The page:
The same can be said of anyone who has ever come in contact with George Bamberger.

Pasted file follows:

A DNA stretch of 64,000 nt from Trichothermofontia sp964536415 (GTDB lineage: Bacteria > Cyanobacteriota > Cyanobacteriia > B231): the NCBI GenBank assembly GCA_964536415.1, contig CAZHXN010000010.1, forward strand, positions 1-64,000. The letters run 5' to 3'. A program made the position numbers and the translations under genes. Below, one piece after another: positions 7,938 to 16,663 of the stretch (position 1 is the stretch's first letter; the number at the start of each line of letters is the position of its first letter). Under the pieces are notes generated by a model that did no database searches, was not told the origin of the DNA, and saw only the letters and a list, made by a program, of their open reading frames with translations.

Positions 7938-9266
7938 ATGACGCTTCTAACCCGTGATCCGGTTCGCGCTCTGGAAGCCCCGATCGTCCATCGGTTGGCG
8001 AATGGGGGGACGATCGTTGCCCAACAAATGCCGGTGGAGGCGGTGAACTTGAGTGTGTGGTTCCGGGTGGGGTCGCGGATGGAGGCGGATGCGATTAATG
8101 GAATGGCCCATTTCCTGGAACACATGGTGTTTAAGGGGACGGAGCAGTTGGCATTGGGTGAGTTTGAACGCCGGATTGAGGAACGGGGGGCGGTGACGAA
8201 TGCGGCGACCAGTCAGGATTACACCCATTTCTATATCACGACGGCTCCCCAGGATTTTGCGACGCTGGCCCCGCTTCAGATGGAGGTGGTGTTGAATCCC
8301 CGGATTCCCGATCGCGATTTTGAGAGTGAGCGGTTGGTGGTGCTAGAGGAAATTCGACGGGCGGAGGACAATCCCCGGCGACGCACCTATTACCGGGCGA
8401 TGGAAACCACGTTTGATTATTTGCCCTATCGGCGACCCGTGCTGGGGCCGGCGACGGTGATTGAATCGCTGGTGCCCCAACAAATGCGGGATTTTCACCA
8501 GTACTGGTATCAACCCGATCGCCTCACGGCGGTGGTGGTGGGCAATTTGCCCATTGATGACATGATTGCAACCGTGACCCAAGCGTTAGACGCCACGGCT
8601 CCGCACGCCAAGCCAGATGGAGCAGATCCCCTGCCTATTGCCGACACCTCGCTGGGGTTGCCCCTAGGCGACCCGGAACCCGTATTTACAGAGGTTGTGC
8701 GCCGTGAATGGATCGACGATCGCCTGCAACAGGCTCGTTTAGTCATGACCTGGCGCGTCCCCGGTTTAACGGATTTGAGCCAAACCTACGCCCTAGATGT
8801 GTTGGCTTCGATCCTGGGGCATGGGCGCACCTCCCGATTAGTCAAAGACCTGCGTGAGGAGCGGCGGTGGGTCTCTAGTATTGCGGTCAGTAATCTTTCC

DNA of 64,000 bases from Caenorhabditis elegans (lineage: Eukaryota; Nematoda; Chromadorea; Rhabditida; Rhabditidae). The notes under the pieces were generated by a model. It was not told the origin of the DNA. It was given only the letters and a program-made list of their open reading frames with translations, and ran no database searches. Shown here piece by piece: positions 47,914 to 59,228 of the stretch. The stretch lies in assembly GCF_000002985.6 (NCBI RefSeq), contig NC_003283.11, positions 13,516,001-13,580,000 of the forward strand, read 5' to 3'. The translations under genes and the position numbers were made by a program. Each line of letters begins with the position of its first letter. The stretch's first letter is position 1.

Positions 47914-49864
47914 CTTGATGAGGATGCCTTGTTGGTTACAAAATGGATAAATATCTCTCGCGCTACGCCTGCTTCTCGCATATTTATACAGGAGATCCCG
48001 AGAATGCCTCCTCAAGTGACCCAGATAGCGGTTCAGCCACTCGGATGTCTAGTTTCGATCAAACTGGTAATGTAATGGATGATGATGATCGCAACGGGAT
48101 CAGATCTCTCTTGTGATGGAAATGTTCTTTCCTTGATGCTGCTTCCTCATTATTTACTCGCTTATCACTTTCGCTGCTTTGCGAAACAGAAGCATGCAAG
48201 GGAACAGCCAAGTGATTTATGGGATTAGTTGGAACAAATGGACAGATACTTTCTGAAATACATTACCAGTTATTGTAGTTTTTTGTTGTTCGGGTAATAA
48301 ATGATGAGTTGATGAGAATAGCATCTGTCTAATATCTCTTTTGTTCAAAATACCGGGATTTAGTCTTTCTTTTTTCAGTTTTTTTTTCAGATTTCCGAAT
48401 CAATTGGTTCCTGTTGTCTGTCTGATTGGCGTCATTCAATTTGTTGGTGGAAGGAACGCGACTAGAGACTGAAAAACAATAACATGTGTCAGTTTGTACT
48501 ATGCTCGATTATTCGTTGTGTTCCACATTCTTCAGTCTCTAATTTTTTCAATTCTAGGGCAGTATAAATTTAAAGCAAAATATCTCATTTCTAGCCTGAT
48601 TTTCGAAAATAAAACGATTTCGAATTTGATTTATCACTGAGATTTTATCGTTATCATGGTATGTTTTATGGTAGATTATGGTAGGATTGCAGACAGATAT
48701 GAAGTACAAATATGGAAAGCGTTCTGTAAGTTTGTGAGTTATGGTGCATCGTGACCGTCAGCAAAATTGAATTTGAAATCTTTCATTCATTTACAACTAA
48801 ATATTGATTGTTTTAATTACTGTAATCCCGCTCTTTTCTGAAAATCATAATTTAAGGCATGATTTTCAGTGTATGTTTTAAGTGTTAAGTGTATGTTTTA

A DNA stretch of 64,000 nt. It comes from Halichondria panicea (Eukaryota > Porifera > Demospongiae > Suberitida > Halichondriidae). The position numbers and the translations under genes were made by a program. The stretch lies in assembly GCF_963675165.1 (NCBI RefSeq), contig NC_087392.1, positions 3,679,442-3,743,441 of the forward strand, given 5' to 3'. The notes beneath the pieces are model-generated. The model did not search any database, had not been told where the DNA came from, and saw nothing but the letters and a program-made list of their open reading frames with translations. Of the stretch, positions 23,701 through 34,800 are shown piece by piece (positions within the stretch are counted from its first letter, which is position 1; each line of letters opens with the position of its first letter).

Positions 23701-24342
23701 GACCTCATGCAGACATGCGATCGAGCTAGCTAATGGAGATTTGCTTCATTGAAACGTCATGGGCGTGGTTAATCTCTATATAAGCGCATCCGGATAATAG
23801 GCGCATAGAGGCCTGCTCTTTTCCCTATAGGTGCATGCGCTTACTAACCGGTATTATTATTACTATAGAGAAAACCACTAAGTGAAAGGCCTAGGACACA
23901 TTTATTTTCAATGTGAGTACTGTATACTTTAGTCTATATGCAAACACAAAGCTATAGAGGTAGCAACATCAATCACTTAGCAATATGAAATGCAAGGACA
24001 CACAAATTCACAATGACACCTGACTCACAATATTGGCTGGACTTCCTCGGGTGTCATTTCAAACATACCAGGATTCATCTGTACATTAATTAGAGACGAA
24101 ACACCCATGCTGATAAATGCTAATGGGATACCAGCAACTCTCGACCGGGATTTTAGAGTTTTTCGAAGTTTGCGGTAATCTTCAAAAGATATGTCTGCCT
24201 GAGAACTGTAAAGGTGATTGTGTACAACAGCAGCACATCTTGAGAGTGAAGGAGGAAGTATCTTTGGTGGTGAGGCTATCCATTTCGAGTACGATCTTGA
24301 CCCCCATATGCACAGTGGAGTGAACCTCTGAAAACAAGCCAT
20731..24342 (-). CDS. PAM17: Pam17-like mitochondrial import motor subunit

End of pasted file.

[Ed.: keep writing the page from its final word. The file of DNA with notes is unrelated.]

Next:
NOTES: Too bad the new Padres manager Jerry Coleman failed in his attempt to get his outfielder to use two hands to catch fly balls. Baseball techniques have made great strides over the years, but the one-handed catch isn’t one of them…. George Foster is one of the great hitters in the modern era, but he'll never be a great player because he refuses to slide into home plate, no matter how important the run, and shies away from outfield walls no matter how crucial the out.... When Jim Frey took over as manager of the Royals, the ex-Orioles coach didn't bring his own people as coaches because "I never managed before; I didn't have my own people," Two of his coaches were out of the Royals' minor-league system because "I was all for the policy of promoting out of your own system. If they hadn't done it in Baltimore, I would have never got the job there. Weaver wouldn't have got his job. I think it's a good incentive."... How important is defense? Well, the Red Sox scored the winning run in the 11th inning recently at Texas on four mistakes. Jack Brohamer hit a roller down the first-base line and fell down in the batter's box but was safe when Rangers pitcher Adrian Devtne overran the ball; Carl Yastrzemski hit a double-play ball to second baseman Bump Wills, who threw a changeup to second, causing shortstop Bud Harrelson to be past the bag when he took the throw, and the relay to first was late. Brohamer, thinking he'd been called out, walked off the bag but made it to third with a dive because first baseman Pat Putnam was arguing the call on Yastrzemski. Rick Burleson hit a one-hopper to the mound and Brohamer got in a rundown. He scored when catcher Jim Sundberg hit him with a throw. Boston scored two more runs to win, 7-4, and after the game Red Sox coach Tommy Harper told Brohamer, "We should send you on a one-man commando mission to free the hostages in Iran."